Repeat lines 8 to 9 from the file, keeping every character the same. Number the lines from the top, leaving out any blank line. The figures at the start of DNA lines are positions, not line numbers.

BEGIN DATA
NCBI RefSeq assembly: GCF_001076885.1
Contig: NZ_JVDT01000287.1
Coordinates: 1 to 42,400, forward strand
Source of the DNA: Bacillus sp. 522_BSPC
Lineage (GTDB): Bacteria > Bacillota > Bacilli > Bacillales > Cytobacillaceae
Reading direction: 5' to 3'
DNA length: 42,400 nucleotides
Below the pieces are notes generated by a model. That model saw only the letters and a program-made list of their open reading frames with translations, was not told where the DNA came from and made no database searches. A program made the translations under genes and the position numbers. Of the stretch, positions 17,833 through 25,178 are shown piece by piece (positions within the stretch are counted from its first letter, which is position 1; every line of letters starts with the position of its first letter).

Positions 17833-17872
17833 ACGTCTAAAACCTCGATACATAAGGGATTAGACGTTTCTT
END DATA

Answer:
Below the pieces are notes generated by a model. That model saw only the letters and a program-made list of their open reading frames with translations, was not told where the DNA came from and made no database searches. A program made the translations under genes and the position numbers. Of the stretch, positions 17,833 through 25,178 are shown piece by piece (positions within the stretch are counted from its first letter, which is position 1; every line of letters starts with the position of its first letter).

Positions 17833-17872